Filippo Salvia

Considerazioni su tecnica e interessi

  • Abstract

Informations and abstract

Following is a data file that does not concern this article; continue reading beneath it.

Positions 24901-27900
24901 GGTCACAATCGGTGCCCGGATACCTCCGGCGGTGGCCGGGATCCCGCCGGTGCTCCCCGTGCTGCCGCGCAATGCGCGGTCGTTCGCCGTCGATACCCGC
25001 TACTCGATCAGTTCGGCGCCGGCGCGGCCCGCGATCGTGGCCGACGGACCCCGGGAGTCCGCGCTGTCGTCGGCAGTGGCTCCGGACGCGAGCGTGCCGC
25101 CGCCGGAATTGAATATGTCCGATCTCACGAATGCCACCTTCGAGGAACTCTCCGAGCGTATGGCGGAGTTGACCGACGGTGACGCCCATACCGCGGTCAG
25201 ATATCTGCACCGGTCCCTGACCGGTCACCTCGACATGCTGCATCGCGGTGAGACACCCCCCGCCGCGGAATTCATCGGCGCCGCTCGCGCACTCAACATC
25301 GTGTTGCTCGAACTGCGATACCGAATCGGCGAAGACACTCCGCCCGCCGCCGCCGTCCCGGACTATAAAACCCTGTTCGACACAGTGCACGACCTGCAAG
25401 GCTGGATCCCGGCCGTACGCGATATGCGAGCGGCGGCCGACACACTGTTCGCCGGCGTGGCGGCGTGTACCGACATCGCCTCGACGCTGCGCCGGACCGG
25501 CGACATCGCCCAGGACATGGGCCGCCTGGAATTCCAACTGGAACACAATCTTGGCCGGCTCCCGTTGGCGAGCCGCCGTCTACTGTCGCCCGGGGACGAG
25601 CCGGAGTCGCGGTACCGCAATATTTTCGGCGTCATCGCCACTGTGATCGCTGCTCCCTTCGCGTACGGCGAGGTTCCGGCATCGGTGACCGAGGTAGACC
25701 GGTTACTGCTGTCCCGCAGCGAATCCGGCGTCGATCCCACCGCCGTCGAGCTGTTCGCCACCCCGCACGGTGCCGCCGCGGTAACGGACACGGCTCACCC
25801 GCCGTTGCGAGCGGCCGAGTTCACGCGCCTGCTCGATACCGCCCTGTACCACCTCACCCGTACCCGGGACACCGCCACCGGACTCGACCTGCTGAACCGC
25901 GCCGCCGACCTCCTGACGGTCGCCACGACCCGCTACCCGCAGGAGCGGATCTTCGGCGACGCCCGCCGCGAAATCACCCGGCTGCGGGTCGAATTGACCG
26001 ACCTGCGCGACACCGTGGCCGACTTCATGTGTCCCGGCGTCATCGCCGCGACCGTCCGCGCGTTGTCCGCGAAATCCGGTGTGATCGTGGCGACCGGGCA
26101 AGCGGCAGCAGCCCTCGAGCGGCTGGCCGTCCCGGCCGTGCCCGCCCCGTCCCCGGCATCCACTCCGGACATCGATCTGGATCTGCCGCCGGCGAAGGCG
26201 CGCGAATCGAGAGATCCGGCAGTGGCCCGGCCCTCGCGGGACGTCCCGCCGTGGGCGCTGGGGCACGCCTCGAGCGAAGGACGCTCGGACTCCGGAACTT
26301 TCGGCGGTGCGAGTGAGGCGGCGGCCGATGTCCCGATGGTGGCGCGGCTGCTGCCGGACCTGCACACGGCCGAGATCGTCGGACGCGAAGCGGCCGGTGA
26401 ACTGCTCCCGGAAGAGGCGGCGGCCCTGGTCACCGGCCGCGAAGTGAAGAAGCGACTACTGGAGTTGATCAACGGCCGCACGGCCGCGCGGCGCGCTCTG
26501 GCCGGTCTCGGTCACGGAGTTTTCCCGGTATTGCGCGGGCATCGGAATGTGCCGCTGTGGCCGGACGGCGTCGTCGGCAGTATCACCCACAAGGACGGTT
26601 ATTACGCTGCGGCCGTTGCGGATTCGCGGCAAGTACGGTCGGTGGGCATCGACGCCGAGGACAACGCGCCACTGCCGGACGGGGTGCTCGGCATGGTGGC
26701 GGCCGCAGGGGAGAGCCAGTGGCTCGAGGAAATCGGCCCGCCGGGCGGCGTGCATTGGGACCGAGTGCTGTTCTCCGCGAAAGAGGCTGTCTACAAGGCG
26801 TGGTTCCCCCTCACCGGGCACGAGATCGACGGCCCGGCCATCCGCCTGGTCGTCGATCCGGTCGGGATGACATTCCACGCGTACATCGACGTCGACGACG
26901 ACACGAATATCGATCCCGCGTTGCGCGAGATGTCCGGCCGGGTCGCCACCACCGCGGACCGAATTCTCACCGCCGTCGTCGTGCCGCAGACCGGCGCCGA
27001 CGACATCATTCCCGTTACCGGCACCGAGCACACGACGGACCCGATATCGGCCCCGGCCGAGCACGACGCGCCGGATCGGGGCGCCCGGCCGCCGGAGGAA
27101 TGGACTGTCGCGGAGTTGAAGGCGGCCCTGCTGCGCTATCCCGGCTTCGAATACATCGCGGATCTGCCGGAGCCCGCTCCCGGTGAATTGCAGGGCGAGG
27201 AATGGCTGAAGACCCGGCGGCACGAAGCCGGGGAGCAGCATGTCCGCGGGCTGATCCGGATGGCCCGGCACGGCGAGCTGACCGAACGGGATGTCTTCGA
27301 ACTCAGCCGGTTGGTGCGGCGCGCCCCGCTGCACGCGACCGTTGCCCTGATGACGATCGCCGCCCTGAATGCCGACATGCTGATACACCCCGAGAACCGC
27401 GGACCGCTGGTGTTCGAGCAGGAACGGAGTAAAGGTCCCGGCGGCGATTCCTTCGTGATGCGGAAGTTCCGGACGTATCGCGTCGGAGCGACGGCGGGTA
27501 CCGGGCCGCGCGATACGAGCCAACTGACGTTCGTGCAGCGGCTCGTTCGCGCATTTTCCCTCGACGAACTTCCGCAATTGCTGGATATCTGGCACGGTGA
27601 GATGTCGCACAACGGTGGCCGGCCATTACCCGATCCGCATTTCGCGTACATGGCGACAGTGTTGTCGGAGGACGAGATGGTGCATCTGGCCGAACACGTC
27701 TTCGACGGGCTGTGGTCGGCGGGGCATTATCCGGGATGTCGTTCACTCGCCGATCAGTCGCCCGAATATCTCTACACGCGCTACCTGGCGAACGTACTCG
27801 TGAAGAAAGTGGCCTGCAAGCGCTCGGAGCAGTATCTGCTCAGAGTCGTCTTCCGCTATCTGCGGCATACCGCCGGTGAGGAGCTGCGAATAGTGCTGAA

Through an examination of the notions of science and technique in the philosophical and legal debate, the author observes that the contributions of "technique" to administrative activity rarely, if ever, take concrete form in the application of "merely technical rules" (e.g., those rules produced by the scientific communities in medicine, engineering, etc.), since these communities are generally "conditioned or contaminated by legal rules and regulations" formulated according to the logic of "interests". In order to clarify how and in what sense the play of "interests" can bear on "scientific activities and techniques", the author holds up for examination the contents and consequences of the following classification: a) verifications and evaluations of a "declarative" type;; b) technical evaluations of a planning/operational type. In the first instance the conditioning of the interests may be present, but remains external: while the second type of evaluations entail an atypical micro-consideration of the interests. The author then examines the place of planning/operational evaluations in administrative proceedings. Finally, after considering the renewed importance of Socratic scientific ignorance, which is to say a science whose only "certainty" is "to know that it does not know", and having made clear the influence of "interests" in the sphere of "technique" ((with such influence at times being "external" and at times "internal"), the author returns to reflect conclusively on the "vexata quaestio" of jurisdictional review over technical evaluations, observing how scholarship and jurisprudence - albeit in quite different ways and with modalities not always concordant - still end up recognising ((at times explicitly, more often implicitly) a "reserved" power of the administration in the matter of technical evaluations, which limits jurisdictional review to the "plausibility" of the verdict, decidedly excluding the possibility for a judge to completely impose his (or her) personal conviction.

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